alien & sedition.
Friday, April 13, 2007
  The Albatross is Slipperier than It Looks

At MyDD, Jonathan Singer slices out a portion of the latest Bloomberg/LA Times poll (pdf), to make an interesting observation, based on this question:
Q28. In your opinion, should whoever becomes the next Republican nominee campaign on a platform of continuing the policies of George W. Bush, or should he talk about moving the country in a new direction?

Continue Bush policies301536312941
Move in a new direction617954596448
Don't know961010711
Singer's comment:
On this retrospective question on George W. Bush and his policies ... Republicans offer a thumbs down by better than a two-to-one margin. Even the religious right, which has gotten much of what it wanted from the Bush presidency (two new hard right conservatives on the Supreme Court for a likely net pick up of one seat for the anti-choice side; federal funds for faith-based initiatives; a curb to funding for stem cell research; a push, however unsuccessful, to ban same-sex marriage; etc.), would prefer the 2008 GOP presidential nominee not be a George W. Bush Republican -- and they remain more supportive of the President than other Republican groups polled.

With such numbers, the Democrats' effort to make George W. Bush the 21st century's equivalent of Herbert Hoover -- an albatross for Republicans to carry for several election cycles even after he has left office -- shouldn't be so terribly difficult.
My thought: yes and no. It would be a mistake to read too singular a narrative into these results. Republicans who disapprove of Bush tend to do so either because they're moderates (as shown in the survey) or because they're ideologues who believe Bush hasn't been conservative enough. Undoubtedly a certain amount of this discontent has to do with voters' distress over an era of incompetence, corruption, and war. And in that regard it will be simple enough to hang the Bush presidency around the GOP's neck.

At the same time, don't expect conservative elites to come to the same conclusions. They tend to be fully invested in the "not conservative enough" school - or, at the very least, in the notion that Bush was not politically skilled enough to implement a conservative agenda. Both these lines of thought are actually illustrated by the poll Singer referenced in an earlier post, which compared the attitudes of CPAC attendees toward Presidents Reagan and G.W. Bush. In that post, Singer cited the Washington Wire:
Ronald Reagan is alive and well -- at least, he was at the Conservative Political Action Conference over the weekend. In a straw poll of conference participants, 79% said they would support "a Ronald Reagan Republican" for president, while only 3% said they would support a "George W. Bush Republican." Still, 82% said they favor the president's strategy in Iraq.
Singer allows that "these numbers could be as much an indication of respect for Ronald Reagan as they are a sign of disrepect for George W. Bush" - but argues that they nonetheless represent negative attitudes about the Bush presidency that could trickle down to the base. My own estimation would be that the high opinion of Ronald Reagan among conservative elites is directly tied to their discontent with Bush. It's both cause and effect: the more the Bush era fails to redeem the promise of what these elites believe conservative government should achieve, the more Reagan is held up nostalgically as a model for the way things should be. And the more Reagan is valorized, the worse Bush looks by comparison. The CPAC poll was not registering a coincidence, but an ecology of opinion.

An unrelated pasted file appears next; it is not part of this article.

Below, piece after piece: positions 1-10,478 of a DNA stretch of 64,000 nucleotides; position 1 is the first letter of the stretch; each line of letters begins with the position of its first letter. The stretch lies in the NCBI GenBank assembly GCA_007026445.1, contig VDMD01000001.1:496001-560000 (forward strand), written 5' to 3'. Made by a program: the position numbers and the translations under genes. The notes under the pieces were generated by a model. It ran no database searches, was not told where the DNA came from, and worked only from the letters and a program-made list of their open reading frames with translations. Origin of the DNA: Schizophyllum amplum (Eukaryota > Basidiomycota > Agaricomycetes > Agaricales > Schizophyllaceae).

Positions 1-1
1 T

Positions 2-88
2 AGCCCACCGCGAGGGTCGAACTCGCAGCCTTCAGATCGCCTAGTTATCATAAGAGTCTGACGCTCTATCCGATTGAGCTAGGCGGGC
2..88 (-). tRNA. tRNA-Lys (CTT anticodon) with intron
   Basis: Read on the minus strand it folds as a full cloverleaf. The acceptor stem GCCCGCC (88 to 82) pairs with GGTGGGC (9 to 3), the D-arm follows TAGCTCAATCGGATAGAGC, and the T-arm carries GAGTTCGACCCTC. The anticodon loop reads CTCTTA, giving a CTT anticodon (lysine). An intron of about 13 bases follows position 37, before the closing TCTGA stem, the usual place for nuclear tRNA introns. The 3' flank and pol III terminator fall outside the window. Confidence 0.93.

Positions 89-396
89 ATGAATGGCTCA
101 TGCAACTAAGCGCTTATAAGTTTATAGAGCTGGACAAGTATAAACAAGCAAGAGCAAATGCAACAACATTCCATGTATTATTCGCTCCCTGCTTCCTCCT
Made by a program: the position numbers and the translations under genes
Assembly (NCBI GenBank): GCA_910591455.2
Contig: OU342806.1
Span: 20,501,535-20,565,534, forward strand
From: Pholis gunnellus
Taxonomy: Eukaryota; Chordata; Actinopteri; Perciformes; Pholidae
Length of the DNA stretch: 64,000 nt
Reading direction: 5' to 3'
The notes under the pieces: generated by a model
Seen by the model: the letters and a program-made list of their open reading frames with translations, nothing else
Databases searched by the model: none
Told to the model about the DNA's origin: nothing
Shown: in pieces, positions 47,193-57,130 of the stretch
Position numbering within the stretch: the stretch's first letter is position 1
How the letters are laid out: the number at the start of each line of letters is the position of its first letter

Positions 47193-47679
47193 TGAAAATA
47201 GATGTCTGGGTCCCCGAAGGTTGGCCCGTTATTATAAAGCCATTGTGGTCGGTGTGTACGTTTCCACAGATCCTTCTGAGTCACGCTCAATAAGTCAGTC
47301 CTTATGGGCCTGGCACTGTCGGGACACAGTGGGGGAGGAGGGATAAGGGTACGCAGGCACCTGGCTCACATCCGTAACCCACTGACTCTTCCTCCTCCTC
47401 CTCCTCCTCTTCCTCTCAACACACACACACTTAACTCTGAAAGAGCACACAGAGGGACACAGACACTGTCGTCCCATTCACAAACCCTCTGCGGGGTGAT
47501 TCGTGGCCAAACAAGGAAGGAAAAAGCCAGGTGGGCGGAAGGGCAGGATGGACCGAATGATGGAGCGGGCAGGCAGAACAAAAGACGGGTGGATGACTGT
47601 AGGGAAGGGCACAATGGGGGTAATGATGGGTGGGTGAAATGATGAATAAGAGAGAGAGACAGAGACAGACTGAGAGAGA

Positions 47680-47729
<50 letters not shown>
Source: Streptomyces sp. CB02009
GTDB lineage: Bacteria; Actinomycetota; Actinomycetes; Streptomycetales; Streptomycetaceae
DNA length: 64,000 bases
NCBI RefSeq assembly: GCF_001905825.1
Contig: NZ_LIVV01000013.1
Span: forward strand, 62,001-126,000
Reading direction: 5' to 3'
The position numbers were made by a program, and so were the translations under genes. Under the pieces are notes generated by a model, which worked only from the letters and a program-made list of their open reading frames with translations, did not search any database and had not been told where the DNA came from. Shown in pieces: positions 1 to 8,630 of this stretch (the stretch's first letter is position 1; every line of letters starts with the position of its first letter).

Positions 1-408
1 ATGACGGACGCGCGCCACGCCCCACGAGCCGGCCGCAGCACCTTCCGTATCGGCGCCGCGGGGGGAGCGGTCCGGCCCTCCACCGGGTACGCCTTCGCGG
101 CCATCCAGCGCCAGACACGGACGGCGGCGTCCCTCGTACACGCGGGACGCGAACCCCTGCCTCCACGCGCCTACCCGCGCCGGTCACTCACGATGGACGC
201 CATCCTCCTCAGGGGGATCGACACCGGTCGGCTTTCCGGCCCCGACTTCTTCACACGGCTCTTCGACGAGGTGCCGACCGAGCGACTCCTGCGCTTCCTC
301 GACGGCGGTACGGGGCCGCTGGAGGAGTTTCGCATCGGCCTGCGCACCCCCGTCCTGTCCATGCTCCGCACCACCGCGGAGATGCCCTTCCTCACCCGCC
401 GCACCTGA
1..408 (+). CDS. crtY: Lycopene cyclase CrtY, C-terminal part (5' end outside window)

Conservative elites do in many ways tend to believe that Bush - Churchillian though he may be - has failed. But they have their own narrative of why and how he has failed, and it has nothing to do with the notion that Bush's conservative policies ruined the country. If any message is going trickle down to the base from the conservative opinion leaders it's this: Unlike Reagan, Bush did not have the political skills or the dedication to implement a truly conservative agenda. This is the message conservative elites will feed into their noise machine, and it's the message that will thus be blasted into the mainstream media as an alternative narrative of the meaning of Bush's failure. And as you'll note, it's a message that ascribes all the disasters of recent years to the president's failure to be effectively conservative enough. It's a message that transforms Bush from albatross to goat.

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As Digby said: "'Conservative' is a magic word that applies to those who are in other conservatives' good graces. Until they aren't. At which point they are liberals."

As Rick Perlstein said, "Conservatism never fails. It is only failed." I.e., by faux conservatives.

Or as my Republican brother-in-law signs his e-mails: "From the ( always ) Right,"

Like belief in pseudosciences from astrology to creationism, conservatism is unfalsifiable.
That's the number one rule, you're right: conservatism is unfalsifiable. I think I'll steal that.
Yes, I agree with this assessment of the polling data. It bugs me to no end - the media right track/wrong track polls - as though it were a bi-directional road. Regarding the "unfalsifiable" allegations, it is not unique to rightwing nuts specifically but rather to all ideological puritan believers. Thus it is true that socialism in practice has failed but never socialism in its pure form because it has never been tried. Excellent Blog - I wish I could articulate my thoughts as well as you.
Thanks ts, and you're right - I've seen the same phenomenon with Marxists.
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Critical analysis of the American conservative movement from a progressive perspective. Also some stuff about the Mets.

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